4. I blame Thomas the Tank Engine. :)

  5. Rail bias has existed in every culture which has had rail and buses so far, for the entire history of rail. And enough of it is due to intrinsic factors (things which are derived, one way or another, from the fact that a train runs on rails) that it's reasonable to assume that it's going to continue. The propulsion bias towards electric propulsion is equally real (though smaller in magnitude), for what it's worth.

    I think it's not actually worthwhile or sane to try to change it.

    Take a place where the trains are associated culturally with being slow and for the lower classes, and the buses are associated with being fast and for the upper classes. Like Turkey. This association can be reversed practically *instantly* with one good rail line, and it was.

    Take a place where it's the other way around: where buses are perceived to be worse than trains. You can only reverse this impression by making the buses very, very, very good, London-quality, while disinvesting in the trains, and that combination simply doesn't happen.

    Here's another thing Jarrett hasn't really thought about. Buses are more efficient (ecnomically) for low-volume routes, and scale up really really badly. Trains are not very efficient for low-volume routes, but scale up better than any other motorized form of transportation. This is not generally contested.

    But low-volume routes are inherently less attractive. The natural way to handle them is to make them low frequency -- which everyone knows makes them less attractive. Or, they can be high-frequency and low-volume, in which case their expense makes them the most obvious target for any budget cuts -- and if money is no object, as in a very rich community, then trains will be preferred for their ride quality.

    So buses can either be used in applications for which they are suited -- in which case they will immediately be seen to be inferior to trains -- or they can be used in high-volume applications for which they are not suited, in which case it will be even more obvious that they are inferior to trains.

    There's no way to avoid this except by deliberately running bad train services. When it comes to prestige, people won't compare the buses with the alternative of train service on the same corridor, they'll compare them to actually existing train services. And if you're doing anything remotely optimal, the train services will be in better corridors for mass transit and will therefore look better.

    Accordingly, I think the best bus advocates can do is to keep stressing that rail is for high volumes, that it just isn't worth the cost if you don't have high volumes, nice though it may be. Buses are cheaper when you just don't have the passenger counts for rail, and that's all there is to be said for them.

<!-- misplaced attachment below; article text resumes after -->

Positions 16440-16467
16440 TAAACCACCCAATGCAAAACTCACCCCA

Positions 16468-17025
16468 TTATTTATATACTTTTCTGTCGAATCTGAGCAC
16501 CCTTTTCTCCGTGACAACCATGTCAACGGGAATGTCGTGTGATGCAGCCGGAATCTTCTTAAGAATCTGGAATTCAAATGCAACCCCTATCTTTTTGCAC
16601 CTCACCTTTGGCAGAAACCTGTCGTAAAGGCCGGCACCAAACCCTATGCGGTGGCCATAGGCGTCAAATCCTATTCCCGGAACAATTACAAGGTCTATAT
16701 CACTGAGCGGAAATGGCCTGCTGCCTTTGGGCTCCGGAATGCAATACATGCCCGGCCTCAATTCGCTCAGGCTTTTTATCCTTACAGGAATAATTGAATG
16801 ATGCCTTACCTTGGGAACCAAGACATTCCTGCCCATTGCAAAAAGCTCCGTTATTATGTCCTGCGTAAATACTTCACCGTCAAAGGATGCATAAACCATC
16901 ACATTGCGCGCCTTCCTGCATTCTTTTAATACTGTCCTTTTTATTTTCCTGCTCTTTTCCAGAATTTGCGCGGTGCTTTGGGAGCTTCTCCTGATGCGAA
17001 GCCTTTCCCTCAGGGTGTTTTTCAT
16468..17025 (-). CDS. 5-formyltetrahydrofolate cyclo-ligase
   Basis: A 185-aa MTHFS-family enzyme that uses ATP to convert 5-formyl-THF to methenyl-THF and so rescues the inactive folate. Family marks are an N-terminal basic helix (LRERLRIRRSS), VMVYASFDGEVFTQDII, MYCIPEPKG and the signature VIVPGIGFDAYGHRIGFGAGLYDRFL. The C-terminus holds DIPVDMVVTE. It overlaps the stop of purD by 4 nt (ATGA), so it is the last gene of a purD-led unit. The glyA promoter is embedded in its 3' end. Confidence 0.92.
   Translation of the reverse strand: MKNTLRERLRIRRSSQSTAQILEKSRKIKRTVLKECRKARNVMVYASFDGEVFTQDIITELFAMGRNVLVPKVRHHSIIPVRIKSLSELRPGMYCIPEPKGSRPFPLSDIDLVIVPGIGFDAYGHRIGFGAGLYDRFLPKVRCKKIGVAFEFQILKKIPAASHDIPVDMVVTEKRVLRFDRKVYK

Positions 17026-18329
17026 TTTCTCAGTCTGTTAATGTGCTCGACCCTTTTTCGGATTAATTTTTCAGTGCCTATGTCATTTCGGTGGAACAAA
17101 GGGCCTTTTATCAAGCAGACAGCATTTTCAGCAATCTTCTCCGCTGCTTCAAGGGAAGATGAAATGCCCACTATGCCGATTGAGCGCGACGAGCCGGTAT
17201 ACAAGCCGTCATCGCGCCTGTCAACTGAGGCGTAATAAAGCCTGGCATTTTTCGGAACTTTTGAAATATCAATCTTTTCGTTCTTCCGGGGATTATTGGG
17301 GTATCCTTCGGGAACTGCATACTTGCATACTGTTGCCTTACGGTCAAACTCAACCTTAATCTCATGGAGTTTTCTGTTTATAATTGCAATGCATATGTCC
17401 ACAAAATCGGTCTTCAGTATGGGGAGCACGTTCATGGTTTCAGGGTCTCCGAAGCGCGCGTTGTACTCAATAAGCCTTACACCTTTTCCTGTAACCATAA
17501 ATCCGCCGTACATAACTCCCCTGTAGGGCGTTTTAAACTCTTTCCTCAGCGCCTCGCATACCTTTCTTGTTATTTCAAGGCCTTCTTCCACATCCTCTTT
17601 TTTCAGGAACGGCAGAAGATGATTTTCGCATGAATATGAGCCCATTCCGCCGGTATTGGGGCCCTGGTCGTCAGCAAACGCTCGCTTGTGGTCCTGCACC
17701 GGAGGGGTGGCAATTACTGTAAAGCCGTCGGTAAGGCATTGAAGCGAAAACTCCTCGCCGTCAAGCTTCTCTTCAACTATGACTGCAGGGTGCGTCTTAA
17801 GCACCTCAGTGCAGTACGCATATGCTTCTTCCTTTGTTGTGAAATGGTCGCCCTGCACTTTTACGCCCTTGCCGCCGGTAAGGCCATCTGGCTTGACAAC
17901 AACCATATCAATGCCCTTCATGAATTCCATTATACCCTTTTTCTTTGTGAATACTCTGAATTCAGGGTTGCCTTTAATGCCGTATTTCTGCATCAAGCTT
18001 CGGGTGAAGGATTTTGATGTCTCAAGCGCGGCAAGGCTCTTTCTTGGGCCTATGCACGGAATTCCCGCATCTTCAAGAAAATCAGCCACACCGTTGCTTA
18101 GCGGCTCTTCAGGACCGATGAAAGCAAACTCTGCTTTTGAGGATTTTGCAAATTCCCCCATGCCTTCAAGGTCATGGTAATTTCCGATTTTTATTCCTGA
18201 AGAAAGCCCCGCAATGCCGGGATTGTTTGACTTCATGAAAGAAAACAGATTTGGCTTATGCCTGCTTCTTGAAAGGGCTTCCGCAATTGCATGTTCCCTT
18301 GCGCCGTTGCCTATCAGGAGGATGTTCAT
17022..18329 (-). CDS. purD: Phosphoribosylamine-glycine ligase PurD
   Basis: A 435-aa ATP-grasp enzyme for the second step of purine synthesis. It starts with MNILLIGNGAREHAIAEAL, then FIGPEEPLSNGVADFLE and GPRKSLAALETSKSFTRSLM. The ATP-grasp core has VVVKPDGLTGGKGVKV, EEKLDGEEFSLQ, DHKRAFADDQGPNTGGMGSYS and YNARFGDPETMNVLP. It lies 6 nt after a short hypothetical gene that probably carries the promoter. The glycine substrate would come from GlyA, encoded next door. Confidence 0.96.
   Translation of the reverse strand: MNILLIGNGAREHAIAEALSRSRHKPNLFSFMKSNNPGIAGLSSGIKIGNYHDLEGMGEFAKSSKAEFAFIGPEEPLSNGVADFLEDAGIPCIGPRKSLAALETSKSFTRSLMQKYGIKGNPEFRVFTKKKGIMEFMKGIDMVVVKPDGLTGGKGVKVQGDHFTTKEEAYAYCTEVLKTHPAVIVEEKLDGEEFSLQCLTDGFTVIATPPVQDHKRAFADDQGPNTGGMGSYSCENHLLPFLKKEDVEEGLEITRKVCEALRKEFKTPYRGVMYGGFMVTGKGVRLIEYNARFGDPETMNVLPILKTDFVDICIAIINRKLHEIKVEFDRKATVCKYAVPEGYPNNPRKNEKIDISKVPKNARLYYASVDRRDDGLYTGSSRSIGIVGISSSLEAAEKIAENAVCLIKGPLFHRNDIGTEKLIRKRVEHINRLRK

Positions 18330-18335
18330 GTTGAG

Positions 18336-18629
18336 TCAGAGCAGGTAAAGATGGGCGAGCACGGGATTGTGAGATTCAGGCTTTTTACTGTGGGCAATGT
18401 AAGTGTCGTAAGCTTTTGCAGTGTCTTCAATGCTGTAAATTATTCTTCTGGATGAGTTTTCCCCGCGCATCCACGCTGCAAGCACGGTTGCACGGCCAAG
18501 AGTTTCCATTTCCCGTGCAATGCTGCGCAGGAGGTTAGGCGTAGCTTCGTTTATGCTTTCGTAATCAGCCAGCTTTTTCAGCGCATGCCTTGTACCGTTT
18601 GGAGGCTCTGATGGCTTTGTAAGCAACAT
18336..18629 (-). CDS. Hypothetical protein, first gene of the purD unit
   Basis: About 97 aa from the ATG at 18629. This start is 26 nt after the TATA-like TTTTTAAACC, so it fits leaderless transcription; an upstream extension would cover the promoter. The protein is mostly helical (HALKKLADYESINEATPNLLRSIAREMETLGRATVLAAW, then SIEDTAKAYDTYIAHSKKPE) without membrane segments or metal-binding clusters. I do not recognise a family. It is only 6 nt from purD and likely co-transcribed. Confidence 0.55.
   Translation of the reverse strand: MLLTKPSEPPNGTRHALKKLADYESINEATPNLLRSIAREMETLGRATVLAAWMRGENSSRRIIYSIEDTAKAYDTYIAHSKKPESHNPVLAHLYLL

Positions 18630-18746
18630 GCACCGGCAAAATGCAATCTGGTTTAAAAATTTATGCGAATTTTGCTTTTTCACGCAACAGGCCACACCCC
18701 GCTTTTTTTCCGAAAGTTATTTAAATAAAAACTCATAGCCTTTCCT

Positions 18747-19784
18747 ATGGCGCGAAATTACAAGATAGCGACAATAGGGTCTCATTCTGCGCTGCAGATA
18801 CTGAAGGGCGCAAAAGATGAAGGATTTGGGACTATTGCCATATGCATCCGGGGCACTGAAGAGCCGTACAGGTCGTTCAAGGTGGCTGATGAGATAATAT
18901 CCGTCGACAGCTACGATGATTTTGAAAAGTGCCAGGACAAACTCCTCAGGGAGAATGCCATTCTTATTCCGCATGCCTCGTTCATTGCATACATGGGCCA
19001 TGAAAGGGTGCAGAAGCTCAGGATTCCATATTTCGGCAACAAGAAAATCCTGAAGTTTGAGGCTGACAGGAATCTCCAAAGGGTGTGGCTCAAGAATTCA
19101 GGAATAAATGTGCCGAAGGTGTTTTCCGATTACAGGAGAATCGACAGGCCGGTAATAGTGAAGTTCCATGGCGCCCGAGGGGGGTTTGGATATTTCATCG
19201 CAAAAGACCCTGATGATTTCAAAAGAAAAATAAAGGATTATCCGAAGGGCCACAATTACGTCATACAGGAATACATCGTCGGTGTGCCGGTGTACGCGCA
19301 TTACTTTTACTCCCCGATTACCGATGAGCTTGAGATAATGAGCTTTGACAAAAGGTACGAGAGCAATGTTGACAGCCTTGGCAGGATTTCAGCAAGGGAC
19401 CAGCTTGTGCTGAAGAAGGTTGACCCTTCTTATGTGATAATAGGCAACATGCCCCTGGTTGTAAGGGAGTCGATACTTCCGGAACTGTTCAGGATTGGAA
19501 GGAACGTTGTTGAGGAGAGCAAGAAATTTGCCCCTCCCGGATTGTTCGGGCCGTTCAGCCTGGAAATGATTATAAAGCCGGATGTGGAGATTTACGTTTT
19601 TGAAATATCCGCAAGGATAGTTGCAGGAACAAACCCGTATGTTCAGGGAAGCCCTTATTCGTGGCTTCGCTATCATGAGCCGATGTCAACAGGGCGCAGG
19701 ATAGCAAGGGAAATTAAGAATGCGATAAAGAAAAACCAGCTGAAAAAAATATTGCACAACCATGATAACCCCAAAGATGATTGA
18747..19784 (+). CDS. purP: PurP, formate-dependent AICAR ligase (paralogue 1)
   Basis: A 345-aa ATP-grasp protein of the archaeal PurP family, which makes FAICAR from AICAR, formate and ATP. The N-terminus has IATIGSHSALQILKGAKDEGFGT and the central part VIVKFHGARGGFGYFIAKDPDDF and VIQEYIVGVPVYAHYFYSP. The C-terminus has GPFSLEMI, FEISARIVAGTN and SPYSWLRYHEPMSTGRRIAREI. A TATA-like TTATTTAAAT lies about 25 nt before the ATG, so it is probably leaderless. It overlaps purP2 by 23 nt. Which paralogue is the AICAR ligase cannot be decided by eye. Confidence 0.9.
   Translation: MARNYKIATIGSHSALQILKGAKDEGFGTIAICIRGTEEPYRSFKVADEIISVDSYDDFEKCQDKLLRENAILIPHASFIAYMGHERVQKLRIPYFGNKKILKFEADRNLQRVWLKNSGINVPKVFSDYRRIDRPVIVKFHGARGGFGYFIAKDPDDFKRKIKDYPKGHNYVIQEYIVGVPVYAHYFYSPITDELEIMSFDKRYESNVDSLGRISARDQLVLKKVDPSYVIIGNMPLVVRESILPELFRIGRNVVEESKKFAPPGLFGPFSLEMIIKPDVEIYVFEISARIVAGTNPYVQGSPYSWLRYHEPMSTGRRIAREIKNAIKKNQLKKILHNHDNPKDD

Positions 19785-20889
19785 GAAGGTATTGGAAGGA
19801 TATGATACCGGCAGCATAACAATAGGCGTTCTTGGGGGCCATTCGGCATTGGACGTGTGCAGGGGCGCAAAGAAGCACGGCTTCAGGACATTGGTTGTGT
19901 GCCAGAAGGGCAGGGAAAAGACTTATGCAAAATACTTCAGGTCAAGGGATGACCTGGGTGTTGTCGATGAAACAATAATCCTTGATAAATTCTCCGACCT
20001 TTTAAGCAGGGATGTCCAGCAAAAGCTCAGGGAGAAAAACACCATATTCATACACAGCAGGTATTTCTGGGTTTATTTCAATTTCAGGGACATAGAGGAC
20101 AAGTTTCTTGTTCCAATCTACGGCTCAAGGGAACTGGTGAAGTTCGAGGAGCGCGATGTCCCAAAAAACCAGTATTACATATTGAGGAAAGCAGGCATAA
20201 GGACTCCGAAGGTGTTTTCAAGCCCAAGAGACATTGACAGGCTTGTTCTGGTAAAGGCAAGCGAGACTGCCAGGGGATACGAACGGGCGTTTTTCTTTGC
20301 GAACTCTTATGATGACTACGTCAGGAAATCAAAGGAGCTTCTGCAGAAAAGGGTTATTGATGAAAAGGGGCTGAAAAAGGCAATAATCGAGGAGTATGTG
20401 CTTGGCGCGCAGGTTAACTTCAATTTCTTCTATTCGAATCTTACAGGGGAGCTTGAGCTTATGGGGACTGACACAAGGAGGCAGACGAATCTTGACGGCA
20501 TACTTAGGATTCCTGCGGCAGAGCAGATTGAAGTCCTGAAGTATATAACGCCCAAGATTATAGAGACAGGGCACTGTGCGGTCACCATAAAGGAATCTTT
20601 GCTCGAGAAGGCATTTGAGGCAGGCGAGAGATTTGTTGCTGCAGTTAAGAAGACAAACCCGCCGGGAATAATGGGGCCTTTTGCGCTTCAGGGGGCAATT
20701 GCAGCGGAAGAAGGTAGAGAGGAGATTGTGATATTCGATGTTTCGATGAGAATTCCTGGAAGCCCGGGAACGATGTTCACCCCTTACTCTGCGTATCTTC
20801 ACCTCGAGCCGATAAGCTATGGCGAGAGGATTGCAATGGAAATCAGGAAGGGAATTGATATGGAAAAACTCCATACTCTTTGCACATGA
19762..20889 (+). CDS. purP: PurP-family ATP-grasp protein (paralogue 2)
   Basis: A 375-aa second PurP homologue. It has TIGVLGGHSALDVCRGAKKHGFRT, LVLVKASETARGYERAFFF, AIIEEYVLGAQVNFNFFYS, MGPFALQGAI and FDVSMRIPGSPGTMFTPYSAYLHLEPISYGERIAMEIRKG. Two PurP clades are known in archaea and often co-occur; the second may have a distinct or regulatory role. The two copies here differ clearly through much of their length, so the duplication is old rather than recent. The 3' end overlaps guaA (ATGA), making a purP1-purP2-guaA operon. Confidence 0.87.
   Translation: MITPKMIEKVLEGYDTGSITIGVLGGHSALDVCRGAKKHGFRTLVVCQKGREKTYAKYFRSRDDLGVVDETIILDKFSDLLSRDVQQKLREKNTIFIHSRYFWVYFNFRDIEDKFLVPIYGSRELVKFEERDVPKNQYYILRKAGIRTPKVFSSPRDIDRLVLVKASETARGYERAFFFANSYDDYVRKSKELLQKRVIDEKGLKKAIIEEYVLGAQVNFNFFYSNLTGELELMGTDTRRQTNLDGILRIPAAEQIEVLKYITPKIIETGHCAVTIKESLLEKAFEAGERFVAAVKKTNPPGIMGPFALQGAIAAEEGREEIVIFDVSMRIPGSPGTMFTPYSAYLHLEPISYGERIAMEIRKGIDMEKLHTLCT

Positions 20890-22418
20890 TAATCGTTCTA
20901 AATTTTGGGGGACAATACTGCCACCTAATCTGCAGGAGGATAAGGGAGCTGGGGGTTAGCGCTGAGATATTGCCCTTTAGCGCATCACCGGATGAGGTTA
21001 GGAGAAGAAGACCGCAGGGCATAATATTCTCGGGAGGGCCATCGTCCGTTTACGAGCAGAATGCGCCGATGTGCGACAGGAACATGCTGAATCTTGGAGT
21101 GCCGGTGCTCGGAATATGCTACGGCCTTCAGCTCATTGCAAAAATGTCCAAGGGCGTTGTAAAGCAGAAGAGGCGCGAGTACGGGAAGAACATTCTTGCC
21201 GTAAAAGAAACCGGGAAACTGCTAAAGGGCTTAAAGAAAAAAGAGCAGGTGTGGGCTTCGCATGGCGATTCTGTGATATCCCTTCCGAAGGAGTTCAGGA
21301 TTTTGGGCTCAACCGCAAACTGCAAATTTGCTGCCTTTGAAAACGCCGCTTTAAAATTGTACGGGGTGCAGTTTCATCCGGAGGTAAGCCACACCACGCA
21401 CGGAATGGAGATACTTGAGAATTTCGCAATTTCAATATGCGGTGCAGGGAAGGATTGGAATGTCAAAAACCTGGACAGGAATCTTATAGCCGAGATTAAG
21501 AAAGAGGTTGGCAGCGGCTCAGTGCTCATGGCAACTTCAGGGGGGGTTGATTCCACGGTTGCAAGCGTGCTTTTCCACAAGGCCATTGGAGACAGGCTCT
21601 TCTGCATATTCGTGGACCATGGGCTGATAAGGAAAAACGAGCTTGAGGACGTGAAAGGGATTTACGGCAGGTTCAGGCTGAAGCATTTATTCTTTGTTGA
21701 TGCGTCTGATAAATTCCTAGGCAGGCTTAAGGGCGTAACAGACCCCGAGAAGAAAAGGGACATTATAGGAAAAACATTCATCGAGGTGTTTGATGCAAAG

6. neroden,

    I'm pretty sure Jarrett is aware of the capacity difference between bus and rail. And obviously, for low-ridership routes you want to send the smallest, cheapest vehicle possible; whereas for high-ridership routes you want the vehicles with high capacity.

    That said, there is an area of significant overlap--here, I'm focusing only on capacity.

    Take the MAX yellow line. It runs at 15 minute headways, both peak and off peak. Could the route be served by busses, if we assume that ridership would stay the same? Also assume that the bus in question has its own right-of-way. Certainly. During off-peak runs, the ridership of a Yellow train probably could fit on a bus (though it might be a bit crowded). During peak hours, frequency would have to decrease to provide a higher load, but one two-car train every 15 minutes is a capacity well within the reach of bus.

    What would the affects be?

    * Peak hour operating costs would go up, as one train would probably need replacing by 4-5 busses if you use 40' models (TriMet's standard), or 3 busses if you use articulated models.
    * Off-peak costs would go down, as a 40' bus costs TriMet about half as much to operate as a 2-car MAX train.

    What about customer perceptions of service?

    * Ride quality, arguably, would go down--fixed guideway transit has numerous advantages over free-running vehicles.
    * In the peaks, headways would improve. Many consider one bus every three minutes to be a better level of service than one train every 15.
    * There would be an option to have some of those busses branch.

    But, as you point out, ridership probably would go down, as there are a nontrivial number of riders who might use the Yellow as long as its a train but won't ride the bus.

    I'm not sure I agree with this:
    But low-volume routes are inherently less attractive. The natural way to handle them is to make them low frequency -- which everyone knows makes them less attractive. Or, they can be high-frequency and low-volume, in which case their expense makes them the most obvious target for any budget cuts -- and if money is no object, as in a very rich community, then trains will be preferred for their ride quality.
    There are many examples of high-frequency bus services that are not "low-volume". You don't define either term precisely, but I'm assuming high-frequency means 15 minute headways or better (being generous with "high frequency"), and that low volume means "bus nearly empty most of the time". Portland's frequent service network has many, many high-frequency bus routes which are well-patronized. And even though Portland has (arguably) money to build rail, there's no thought whatsoever of converting every bus line to rail--just major corridors.


Keep it clean, please